This big book small book question in the PSLE exam goes somewhat like this:

Was the PSLE math 2021 paper really more difficult as compared to the 2020 PSLE math paper?

The difficulty of the PSLE mathematics exam paper has always been a concern amongst Primary 6 students and parents in Singapore.

With multiple discussions about the PSLE math paper on-going and a particular Math problem on Helen’s and Ivan’s coins getting on the news, you might be how tough these PSLE Math questions really are.

Today, let’s look at a few of these primary 6 math problems and hopefully, this would act as a guide to help you with your P6 math revision.

Here’s what we will cover:

#### Past PSLE questions and answers

#### PSLE-related information

### 1. 2021 PSLE Math coin question on Helen and Ivan

This Helen and Ivan coin question goes somewhat like this:

Helen and Ivan had the same number of coins. Each of them had a mix of twenty-cent coins and fifty-cent coins. Helen had 64 twenty-cent coins and Ivan had 104 twenty-cent coins. The total mass of Helen’s coins was 1.134 kg.

a) Who had more money? How much more did the person have?

b) If a fifty-cent coin is 2.7g heavier than a twenty-cent coin, what is the mass of Ivan’s coins in kilograms?

*Note that this might not be the actual phrasing of the question in PSLE.

### How to solve this PSLE 2021 coin question

Here’s a step-by-step video solution for this math question to help you with the answer!

To get the answer to part a of this PSLE coin question, you will first need to recognize that the total number of coins between Helen and Ivan is the same.

Knowing this would help us infer that the difference in the value of the coins between Helen and Ivan depends on how many fifty-cent coins and twenty-cent coins each of them had, which leads to the difference in the mass of the coins in part b.

### Why this Helen and Ivan coin question may be difficult to Primary 6 children:

This coin question sounds fairly straightforward. All our Primary 6 children have to do is to compare the number of twenty-cent coins and fifty-cent coins between Helen and Ivan and name the person with more money.

So…where’s the tough part?

The complexity comes in when our 12-year-olds find difficulty distinguishing between the number of coins, the value of the coins (20-cent versus 50-cent) and the mass of the coins.

If your child has solved similar math problems that involves coins and understands how number and value works, they’ll have no problem solving this question.

### 2. 2021 PSLE Math question on Area and Perimeter

This perimeter and area question in the PSLE paper looks somewhat like this:

The perimeter of the shaded part is 4 cm more than that of the unshaded part. a) What is the length of AB? b) What is the area of the shaded part?

*Note that this might not be the actual phrasing of the question in PSLE.

### How to solve this PSLE 2021 Math problem on Area and perimeter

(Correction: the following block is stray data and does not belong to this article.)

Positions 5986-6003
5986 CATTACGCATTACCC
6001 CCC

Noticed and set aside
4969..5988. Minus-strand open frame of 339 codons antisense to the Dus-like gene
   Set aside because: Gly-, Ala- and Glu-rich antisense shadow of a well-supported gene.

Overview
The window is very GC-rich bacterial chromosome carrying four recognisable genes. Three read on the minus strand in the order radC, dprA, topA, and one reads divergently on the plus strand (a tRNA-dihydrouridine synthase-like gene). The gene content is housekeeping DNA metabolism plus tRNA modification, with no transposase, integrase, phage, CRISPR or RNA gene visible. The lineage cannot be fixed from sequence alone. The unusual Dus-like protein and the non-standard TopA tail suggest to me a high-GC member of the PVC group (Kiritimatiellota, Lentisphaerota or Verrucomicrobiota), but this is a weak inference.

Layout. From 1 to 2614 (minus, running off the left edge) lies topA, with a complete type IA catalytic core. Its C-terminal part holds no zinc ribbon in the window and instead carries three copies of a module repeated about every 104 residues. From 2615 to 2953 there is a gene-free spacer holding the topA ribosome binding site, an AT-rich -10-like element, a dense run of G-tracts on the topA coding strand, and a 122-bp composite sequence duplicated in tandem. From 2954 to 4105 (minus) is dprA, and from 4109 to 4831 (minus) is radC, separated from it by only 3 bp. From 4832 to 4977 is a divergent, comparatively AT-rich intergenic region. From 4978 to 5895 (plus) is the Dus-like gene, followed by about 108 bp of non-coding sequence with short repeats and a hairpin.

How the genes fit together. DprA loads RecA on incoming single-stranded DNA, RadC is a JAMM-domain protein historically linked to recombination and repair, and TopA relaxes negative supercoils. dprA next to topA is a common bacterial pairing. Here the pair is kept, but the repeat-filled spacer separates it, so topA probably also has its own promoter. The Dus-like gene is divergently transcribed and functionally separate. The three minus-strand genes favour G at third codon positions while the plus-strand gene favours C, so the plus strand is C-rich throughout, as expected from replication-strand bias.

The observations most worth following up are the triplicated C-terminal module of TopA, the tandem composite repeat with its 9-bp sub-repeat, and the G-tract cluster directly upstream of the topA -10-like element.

Here’s a step-by-step video solution for this math question to help you with the answer!

When it comes to making use of the perimeter of shaded and unshaded parts to find the unknown length AB, the trick is to make use of the knowledge of rectilinear figures and move some lines around to simplify the problem. Being able to do that will help children see the relationship between the given lengths and solve part a of the question easily.

As for part b, the trick is to think about how the shaded part is can be derived from basic shapes that are familiar to you.

Once a Primary 6 child can tell that the shaded area is formed by putting 3 rectangles together and subtracting a triangle from it, they are well on their way to solving this area and perimeter problem in PSLE.

### Why this area and perimeter Math question may be difficult to Primary 6 children:

Looking at the side of the figure with the length AB on it, our P6 children are used to having the length of a part of the side.

However, that length doesn’t correspond to the opposite side of 7 cm in this PSLE Math problem.

In fact, it is an unknown part of that 7 cm, so the problem isn’t as direct to solve.

### 3. 2021 PSLE Math big books small books question

A bookshelf can fit either 30 big books or 45 small books. There are 3 big books and 23 small books on the bookshelf. What is the maximum number of big books that can be added onto the bookshelf?

*Note that this might not be the actual phrasing of the question in PSLE.

### How to solve this big books small books PSLE question

Here’s a step-by-step video solution for this math question to help you with the answer!

To solve this PSLE Math question, you need to be able to see the relationship between the space the big books take up on the bookshelf and the space the small books take up.

When you are able to make use of a ratio to see that, the next part then depends on how you play with the ratio to get the information that you need.

### Why this Math question on big and small books may be difficult for some Primary 6 children:

The main reason lies in the number 23. Some P6 children might feel less confident working with such a prime number and start to doubt themselves when they get a “weird” ratio/fraction.

### Conclusion

Now that we’ve had a look at some of the tougher question in the 2021 PSLE Math paper, do you think they are really that hard?

Let us know in the comments below if this post has been useful in helping you prepare for your P6 primary school leaving exam.